Here’s a new word for you: “anemoia.” It means feeling nostalgic for a time you yourself have never experienced. That’s the feeling I experienced upon first seeing the new Makers playing card decks from card boutique Dan & Dave, exquisitely designed by that master of foil fantasy, Chad Michael Studio. I say that because they make me pine longingly for those English gentlemen’s clubs of the PG Wodehouse era when everything was all green leather and crystal decanters (despite the fact that they would never have allowed me within a limousine’s length of the front door; wrong gender/bank balance, don’t ya know).
Well aware of Dan & Dave’s reputation for high-end playing cards, Chad approached them with a list of names. “After they selected [Makers] the concept unfolded as I was exploring the design,” he explains; a quest, incidentally, that took more than two years to complete.
Makers is comprised of “14 custom illustrated court-cards representing the foundational ‘makers’ civilization has been built on,” according to the website. “To us, these individuals are the pillars of unparalleled craftsmanship: something that we hold in the highest regard.” These include the Wanderer and the Prophet among others. “All 52 cards are custom illustrated,” Chad emphasizes, “and the face cards are printed in a metallic gold ink.”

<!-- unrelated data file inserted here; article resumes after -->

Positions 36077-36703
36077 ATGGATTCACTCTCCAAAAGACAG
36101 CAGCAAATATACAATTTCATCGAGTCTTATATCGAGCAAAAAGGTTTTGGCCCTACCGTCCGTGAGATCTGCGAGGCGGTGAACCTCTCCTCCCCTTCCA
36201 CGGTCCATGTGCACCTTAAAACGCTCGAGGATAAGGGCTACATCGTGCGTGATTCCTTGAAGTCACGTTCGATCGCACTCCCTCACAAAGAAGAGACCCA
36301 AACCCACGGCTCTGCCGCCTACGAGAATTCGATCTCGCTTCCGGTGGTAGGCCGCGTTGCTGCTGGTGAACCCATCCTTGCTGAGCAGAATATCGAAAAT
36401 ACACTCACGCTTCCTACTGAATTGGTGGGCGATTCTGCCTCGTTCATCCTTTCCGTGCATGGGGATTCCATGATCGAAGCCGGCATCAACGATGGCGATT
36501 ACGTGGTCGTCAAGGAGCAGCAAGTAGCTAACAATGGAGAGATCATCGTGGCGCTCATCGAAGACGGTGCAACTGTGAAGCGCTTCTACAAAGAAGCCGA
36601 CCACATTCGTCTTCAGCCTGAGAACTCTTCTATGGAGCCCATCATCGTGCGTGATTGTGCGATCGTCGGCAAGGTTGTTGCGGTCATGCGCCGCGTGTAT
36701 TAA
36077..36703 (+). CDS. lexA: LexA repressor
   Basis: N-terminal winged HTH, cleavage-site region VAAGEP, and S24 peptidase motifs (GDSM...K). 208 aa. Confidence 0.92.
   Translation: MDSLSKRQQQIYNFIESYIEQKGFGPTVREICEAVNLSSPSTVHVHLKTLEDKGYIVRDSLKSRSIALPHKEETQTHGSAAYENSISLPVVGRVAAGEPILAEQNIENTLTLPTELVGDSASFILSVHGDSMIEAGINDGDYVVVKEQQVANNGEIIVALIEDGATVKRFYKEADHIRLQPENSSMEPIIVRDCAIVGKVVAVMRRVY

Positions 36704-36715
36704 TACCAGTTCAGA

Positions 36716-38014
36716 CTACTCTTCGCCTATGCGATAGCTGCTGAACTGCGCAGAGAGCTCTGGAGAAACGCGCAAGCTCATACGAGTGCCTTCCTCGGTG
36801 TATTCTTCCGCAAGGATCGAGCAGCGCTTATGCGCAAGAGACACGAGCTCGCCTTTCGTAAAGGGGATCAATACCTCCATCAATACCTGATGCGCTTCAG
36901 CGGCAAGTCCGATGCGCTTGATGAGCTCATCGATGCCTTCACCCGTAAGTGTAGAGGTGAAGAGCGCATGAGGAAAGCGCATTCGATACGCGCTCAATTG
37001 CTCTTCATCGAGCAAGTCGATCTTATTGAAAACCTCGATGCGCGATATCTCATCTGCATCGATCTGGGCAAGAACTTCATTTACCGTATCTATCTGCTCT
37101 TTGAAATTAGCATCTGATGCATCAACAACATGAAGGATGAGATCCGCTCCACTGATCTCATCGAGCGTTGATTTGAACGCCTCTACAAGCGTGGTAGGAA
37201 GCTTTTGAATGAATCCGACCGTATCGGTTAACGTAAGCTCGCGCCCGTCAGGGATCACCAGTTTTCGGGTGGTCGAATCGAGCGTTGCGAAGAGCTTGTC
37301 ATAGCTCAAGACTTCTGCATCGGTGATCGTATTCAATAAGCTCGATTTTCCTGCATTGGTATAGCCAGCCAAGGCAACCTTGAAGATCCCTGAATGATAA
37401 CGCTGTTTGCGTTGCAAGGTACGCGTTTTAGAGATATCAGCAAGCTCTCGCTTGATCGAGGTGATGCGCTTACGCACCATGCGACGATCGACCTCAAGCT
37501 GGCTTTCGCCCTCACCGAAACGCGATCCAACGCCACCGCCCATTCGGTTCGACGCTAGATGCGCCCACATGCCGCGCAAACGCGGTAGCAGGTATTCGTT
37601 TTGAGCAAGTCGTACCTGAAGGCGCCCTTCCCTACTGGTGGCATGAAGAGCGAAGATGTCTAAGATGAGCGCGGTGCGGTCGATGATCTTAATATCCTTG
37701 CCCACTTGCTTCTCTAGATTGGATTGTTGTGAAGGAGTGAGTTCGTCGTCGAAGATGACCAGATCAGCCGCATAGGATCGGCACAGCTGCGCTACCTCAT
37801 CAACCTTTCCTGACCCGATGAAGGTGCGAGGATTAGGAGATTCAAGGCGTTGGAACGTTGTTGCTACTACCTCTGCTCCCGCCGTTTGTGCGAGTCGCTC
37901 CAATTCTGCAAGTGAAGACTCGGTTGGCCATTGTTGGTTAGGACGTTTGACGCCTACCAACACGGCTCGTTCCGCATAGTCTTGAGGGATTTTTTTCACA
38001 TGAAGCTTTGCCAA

The limited collector’s box set ($98) includes two decks that arrive in a solid-wood display box that can be locked with an antique-style key. The key itself comes in a small and sturdy green envelope made of Colorplan Forest Green 91 lb. Text paper, [Get Swatchbook] boasting a fabulously detailed blind emboss.
Upon opening the wood box you find your twin decks nestled in a green leather that matches the lining of the lid. Critically, the cards’ tuck boxes also match that leather almost perfectly as they are printed on Mohawk Carnival Vellum Forest Green 100 lb. Cover. [Get Swatchbook]
These tuck boxes are so well designed, it might take you a moment or two to realize that no ink was actually used in their making, only two matte gold foils. If Chad has a calling card, it is a unique talent for pursuing a watchmaker’s degree of intricacy in his foil designs without ever tipping over into the realms of gaudiness, something demonstrated particularly well on the back of these boxes.
Naturally, praise must also be given to Clove St. Press which brought these designs to such vivid life. (Compare these boxes to those Clove produced for the Sons of Liberty playing cards.)
Finally, says Chad, “The inside of the box has a metallic gold printed pattern which is a little secret we are letting [people] figure out.”
Foil stamp me intrigued! Now where is that crystal decanter…?
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